I live in a populous neighborhood.

The streets are only wide enough for those shopping carts with fake car fenders bolted onto them, and yet the inhabitants of my neighborhood treat the space like it’s spacious enough to transport windmill farm blades. You know the kind that look like a giant’s butter knife?

It’s a supermarket display of canned peas stacked next to the canned corn, enough space between the two to maybe laser through a broom, if you happened to have been an Olympic javelin thrower, and yet the inhabitants of my neighborhood treat the space like it’s the perfect setting for dragstrip fork truck driving, blaring their tightly packed engines at odd hours, but somehow always managing to cross their combustion engine-born, exhaust pipe-amplified aural effusions with my evening workout time in our garage gym.

Thus was born this column.

While listening to Lady Gaga’s Born This Way album (door open so I don’t, you know, die of heat stroke. Little things), straining my senses through the muffling effect of a thousand baffles, I misheard the title lyric on the song Electric Chapel. What did I hear?

Electric Jackhole.

Electric Chapel has some energy to it. Throws off a zipping, zinging, dancing, raving vibe. But Electric Jackhole? That’s just fucking fun.

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Want to get inside the head of a star? Read on for our special interview with pop star sensation Spady Haha as she describes her motivation for writing her new smash hit: Electric Jackhole.

TFF: Electric Jackhole. That’s a unique title. Some would say offensive. What say you?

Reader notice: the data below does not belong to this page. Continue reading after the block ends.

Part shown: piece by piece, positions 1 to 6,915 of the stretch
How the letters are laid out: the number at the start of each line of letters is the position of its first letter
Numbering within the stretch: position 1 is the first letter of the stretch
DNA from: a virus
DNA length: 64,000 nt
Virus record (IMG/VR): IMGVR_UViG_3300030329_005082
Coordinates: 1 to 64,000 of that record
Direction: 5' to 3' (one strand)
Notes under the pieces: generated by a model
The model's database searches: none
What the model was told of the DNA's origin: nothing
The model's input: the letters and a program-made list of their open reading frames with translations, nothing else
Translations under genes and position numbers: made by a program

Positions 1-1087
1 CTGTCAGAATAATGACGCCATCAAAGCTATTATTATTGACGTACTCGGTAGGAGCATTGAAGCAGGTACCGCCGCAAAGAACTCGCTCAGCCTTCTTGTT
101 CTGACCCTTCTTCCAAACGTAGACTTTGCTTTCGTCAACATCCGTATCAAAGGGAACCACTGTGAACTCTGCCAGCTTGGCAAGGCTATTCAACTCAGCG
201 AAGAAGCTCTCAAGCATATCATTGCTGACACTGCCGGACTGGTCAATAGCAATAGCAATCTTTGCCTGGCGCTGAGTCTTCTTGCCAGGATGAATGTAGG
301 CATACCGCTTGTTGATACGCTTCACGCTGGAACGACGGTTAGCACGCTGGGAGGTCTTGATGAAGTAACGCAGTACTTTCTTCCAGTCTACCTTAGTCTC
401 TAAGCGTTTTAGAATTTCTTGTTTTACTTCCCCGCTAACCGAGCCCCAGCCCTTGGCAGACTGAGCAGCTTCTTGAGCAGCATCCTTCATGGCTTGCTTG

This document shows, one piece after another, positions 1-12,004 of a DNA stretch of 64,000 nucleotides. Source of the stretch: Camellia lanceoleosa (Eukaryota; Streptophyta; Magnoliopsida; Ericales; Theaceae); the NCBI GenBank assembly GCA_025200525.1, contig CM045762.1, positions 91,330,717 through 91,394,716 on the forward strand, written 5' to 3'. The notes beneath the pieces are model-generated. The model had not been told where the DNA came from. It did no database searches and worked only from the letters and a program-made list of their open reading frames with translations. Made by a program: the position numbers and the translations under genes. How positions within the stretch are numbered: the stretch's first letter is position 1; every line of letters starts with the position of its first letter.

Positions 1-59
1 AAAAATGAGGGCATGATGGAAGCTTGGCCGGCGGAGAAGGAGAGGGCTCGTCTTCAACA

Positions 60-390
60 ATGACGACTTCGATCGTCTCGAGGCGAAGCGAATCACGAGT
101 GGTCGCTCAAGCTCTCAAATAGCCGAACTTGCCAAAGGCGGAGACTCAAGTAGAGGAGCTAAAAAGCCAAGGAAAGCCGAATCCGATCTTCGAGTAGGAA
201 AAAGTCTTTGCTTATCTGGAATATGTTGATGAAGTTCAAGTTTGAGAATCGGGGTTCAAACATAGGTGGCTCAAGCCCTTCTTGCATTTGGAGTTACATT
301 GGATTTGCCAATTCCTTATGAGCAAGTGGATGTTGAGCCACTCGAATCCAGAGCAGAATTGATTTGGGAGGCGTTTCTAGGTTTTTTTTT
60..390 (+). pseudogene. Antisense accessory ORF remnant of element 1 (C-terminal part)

Spady Haha: I say call it like you see it.

TFF: Can you be more specific?

Spady Haha: My boyfriend was being a huge dick to me. He decided to spend the whole day lying around our pool while I dealt with our dick contractors—contractors who were building his music studio.

TFF: Your boyfriend is also a musician?

Spady Haha: [scoffs] A musician makes music that at least one other person will willingly listen to without a Winchester to their temple. My boyfriend’s [air quotes] music [end air quotes] is nothing like that.

TFF: That bad, huh?

Spady Haha: Let’s put it this way: his audio filth makes playing the kazoo look like Leonard Bernstein conducting the New York Philharmonic.

TFF: So he sucks. We get that, but could you explain the Electric Jackhole title?

Spady Haha: Of course. That’s the best part. As you know, I was raised on a ranch. We used many tools to keep the cattle from wandering off: fences, ditches, Australian Shepherds, and such, but occasionally, you get a Texas Longhorn that won’t respond to non-stimulant deterrents, and you have to bring energy to the mix. Enter the electric cattle prod.

TFF: I see where this is going.

Spady Haha: Stick that cattle prod up a Longhorn’s hindquarters, and you’ve got yourself a motivated Longhorn, an exemplary Longhorn, a Longhorn that other Longhorns whisper about in the corner because they’re jelly.

TFF: That means jealous, right?

Spady Haha: Right on.

TFF: I do what I can to relate to youths.

Spady Haha: Don’t try too hard.

TFF: Because I’ll hurt my back?

Spady Haha: You said it. Damn, you are quick. … Getting back to the story, I don’t like to use curses in my songs, so instead of asshole, I use jackhole. That’s what my boyfriend was being—a jackhole, and when I electrocuted his hindquarters with my spare cattle prod—

TFF: You have a spare cattle prod?

Spady Haha: [hard stare]

TFF: Of course you do.

Spady Haha: —I had myself a motivated man. He took over handling the contractors right quick.

TFF: Sounds like he was a changed man. Excuse me—a charged man.

Spady Haha: [looks confused, continues look for 10 seconds until realization dawns] I get it. Not bad, Old Man.

TFF: Thanks.

Spady Haha: Let’s not, however, confuse motivation for change. He’s still a jackhole, and it’s only a matter of time before he gets lazy again. Thus, he’s always my Electric Jackhole.

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Fun with cattle prods and jackholes.

Literary electricity from the stars.